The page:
PORTAGE PARK— Since 2018, the old Six Corners Sears building has sat vacant, frustrating neighbors and business owners who hoped to see something — anything — open on the prime neighborhood corner.
Finally, the planned Sears redevelopment is making its way through city channels to become a luxury apartment complex. As some neighbors cheer the new foot traffic the complex would bring to the area, others are criticizing the project’s lack of affordable units.
Novak Construction, which bought the building at 4730 W. Irving Park and wants to redevelop it into luxury apartments, has submitted its request for a zoning change to build a six-story mixed-use development with 209 apartments. The units would sit on top of about 50,000 square feet of ground-floor retail.
Only six of those apartments would be earmarked as affordable, according to the zoning application. The developer would meet the rest of its affordability requirement by paying about $2 million into the city’s Affordable Housing Opportunity Fund, according to the plan.
Kara Wagner Sherer, who works and lives close to Six Corners, said the low number of on-site affordable housing units is “completely unacceptable.”
“It’s so desperately needed in our neighborhood,” Wagner Sherer. “My hope would be 40 units because that’s what’s needed.”
The development will include a mix of studio, one- and two-bedroom apartments ranging from $2,750 to $3,000 per month, and it will also feature amenities like a pool, dog walk and communal areas.
The building will include 270 parking spaces and 68 bike spaces.
The Six Corners Chamber of Commerce supports the project and said the community will greatly benefit by having more housing and density brought by veteran builders in the industry.
Chamber President Michael DiMeo said the company’s desire to keep the famous corner façade of the 83-year-old art deco Sears is important for the building’s preservation, and modern additions will complement it.
“To see [Novak] want to hold onto the Sears building and pay homage to the building is great,” DiMeo said. “We hope [the approval process] can move faster because it has all the right ingredients.”
Ald. Jim Gardiner (45th) touted the project at a May meeting hosted by his office, saying it would bring needed density, economic development and businesses to the area, which has struggled in recent years with stalled developments, vacant land and empty storefronts.
“This is one of the most impactful developments in the area,” Gardiner said. “It will help revitalize, attract future businesses, allow for more housing and drastically improve the landscape of Six Corners.”
Novak’s proposal falls in line with the current provisions of the city’s Affordable Requirements Ordinance, which mandates that 10 percent of units in major developments be affordable and allows developers to “buy out” up to 75 percent of their affordable requirement by paying in-lieu fees to the city.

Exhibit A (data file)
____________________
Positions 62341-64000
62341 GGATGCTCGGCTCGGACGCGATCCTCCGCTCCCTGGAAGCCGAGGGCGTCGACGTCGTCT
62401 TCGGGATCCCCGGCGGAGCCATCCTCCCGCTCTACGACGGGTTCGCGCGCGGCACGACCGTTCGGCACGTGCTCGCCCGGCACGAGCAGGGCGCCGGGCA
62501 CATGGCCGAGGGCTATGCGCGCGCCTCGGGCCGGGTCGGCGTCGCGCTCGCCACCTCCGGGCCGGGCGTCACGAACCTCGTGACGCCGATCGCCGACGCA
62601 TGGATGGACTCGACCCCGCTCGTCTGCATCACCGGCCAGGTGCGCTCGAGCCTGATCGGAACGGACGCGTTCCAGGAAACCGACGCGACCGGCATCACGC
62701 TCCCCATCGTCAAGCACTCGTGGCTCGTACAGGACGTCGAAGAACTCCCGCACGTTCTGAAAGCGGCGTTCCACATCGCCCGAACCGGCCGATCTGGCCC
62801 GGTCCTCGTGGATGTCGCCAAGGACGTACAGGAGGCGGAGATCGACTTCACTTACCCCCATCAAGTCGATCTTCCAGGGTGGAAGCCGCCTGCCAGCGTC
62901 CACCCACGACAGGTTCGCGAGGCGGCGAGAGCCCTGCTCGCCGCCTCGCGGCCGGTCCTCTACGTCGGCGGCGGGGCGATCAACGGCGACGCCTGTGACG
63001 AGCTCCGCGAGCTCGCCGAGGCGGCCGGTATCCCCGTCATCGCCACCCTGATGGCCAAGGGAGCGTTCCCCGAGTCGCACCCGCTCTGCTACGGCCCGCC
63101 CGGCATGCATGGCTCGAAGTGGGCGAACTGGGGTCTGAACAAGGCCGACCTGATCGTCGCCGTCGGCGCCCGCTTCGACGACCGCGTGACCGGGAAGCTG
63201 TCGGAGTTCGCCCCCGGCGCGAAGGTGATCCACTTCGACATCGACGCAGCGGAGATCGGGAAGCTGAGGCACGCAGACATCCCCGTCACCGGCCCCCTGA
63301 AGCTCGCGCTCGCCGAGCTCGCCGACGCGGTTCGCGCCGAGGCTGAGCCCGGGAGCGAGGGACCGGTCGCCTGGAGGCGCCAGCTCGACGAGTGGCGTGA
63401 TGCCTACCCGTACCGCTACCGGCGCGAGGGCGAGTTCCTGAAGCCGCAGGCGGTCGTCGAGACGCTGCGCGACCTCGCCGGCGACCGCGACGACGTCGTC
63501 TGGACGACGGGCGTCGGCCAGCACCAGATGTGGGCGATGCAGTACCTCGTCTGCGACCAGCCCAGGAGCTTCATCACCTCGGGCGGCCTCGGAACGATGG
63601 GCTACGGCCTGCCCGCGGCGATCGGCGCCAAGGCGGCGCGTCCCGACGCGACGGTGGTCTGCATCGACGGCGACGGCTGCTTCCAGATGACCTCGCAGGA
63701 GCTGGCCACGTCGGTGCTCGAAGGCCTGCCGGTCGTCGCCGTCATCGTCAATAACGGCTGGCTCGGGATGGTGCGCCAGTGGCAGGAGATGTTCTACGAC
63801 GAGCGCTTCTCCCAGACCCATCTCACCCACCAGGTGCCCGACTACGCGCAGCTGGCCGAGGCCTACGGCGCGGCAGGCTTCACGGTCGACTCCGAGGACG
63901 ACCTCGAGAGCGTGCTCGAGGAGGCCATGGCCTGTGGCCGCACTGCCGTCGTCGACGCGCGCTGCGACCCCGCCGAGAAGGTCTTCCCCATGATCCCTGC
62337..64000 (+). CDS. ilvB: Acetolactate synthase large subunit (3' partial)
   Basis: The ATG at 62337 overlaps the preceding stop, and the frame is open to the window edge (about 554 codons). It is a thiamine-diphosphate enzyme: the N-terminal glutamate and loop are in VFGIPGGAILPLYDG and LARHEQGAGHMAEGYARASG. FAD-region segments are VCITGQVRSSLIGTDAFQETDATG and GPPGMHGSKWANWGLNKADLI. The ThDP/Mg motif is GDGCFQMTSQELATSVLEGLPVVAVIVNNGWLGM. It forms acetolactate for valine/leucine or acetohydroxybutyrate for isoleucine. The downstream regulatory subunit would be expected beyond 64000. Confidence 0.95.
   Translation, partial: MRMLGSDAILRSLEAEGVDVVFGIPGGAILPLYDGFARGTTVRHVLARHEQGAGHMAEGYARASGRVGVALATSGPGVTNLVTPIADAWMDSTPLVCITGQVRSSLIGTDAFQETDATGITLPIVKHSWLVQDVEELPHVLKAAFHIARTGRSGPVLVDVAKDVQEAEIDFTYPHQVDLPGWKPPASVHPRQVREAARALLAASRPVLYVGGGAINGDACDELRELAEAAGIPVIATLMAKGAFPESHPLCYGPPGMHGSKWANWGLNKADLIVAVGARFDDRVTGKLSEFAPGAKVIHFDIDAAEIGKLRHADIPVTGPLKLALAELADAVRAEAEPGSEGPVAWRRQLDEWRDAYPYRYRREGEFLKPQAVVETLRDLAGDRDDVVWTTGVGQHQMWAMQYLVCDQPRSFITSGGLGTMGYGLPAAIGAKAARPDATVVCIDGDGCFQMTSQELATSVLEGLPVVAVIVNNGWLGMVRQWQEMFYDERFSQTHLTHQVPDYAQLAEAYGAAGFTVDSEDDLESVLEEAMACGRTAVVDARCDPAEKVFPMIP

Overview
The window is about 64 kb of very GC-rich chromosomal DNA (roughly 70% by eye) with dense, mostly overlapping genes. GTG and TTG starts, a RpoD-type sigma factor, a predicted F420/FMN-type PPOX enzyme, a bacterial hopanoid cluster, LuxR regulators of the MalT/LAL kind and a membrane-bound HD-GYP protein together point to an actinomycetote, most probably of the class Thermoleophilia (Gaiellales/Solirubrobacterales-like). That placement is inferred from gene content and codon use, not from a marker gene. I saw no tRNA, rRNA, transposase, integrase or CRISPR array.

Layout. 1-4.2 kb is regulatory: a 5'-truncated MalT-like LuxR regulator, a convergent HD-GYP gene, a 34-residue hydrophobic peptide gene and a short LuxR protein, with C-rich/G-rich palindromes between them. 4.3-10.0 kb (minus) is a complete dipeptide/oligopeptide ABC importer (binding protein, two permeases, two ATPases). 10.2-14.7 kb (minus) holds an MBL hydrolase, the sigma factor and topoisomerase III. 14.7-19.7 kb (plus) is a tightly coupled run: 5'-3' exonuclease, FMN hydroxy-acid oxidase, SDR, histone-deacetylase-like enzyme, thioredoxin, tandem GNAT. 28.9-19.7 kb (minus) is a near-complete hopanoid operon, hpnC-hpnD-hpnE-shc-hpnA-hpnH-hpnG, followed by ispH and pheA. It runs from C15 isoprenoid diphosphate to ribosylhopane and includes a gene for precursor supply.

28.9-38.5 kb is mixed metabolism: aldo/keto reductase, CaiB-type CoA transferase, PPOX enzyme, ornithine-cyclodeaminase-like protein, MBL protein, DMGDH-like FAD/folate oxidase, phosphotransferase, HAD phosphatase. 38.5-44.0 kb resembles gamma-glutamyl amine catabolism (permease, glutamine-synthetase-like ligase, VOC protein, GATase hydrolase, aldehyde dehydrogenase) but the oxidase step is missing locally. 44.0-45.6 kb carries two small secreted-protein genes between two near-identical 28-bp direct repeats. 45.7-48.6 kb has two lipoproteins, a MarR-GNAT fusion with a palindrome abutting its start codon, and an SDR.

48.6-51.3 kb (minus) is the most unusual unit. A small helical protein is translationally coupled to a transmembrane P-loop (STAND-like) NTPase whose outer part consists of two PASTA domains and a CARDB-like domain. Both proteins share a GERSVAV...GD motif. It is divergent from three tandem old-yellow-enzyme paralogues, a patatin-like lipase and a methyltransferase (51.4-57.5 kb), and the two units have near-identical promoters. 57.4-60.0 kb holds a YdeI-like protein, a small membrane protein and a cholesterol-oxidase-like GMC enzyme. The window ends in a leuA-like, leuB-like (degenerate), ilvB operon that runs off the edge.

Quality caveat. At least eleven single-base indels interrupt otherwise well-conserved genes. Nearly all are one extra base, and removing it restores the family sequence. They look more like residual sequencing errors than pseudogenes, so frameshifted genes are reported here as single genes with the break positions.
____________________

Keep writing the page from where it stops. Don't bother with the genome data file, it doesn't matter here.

A new version of the law boosts the required percentage of affordable units to 20 percent or up to 30 percent in some neighborhoods. It also limits options for in-lieu payments. The revised ordinance was backed by Mayor Lori Lightfoot and approved in April, in response to what the mayor said was a shortage of 120,000 affordable housing units in the city.
Those provisions don’t go into effect until Oct. 1 and wouldn’t apply to the Six Corners project since its application was filed this month. The earliest the zoning change application could be approved is in September.
Wagner Sherer said the area needs more housing to bring people to Six Corners shops — but “we want to keep existing people in the neighborhood and be able to afford living in this neighborhood,” she said.
The massive interest in a Jefferson Park affordable housing complex that is nearly complete — which received more than 700 applications for just 75 units — shows the need for affordability on the Northwest Side, she said.
Neighbors for Affordable Housing, a community group advocating for affordable, accessible housing on the Northwest Side, also wants the old Sears development to have more low-cost apartments. In a 2020 letter the group sent to Gardiner and shared with Block Club, they urged him to push for at least 20 percent of affordable units.
“The current Sears site proposal threatens the sustainability of our working-class community, and we urge you to leverage your position as alderman to push for maximal (rather than sub-minimal) application of the Affordable Requirements Ordinance,” the group wrote.
Neighbors also said they are worried about the increased traffic headaches the development would bring, especially with other nearby projects under construction.
Jake Paschen, executive vice president of development at Novak, said at the meeting a traffic study for the Six Corners area is underway.
Based on preliminary data, the development could bring 75 additional drivers during morning peak hours and about 150 drivers during evening peak hours, he said.
Paschen did not reply to requests for comment about the traffic study or concerns over affordable housing.
Gardiner also said in May he would host another community meeting as the project moves along and work with the developer to bring more affordable units if that’s what the neighborhood wants. His office did not respond to requests for comment about when there will be another meeting.
The project is still far from complete, but if it gets broader community approval, a zoning amendment and full approval from the city, developers said construction could start in March and last 18 months.
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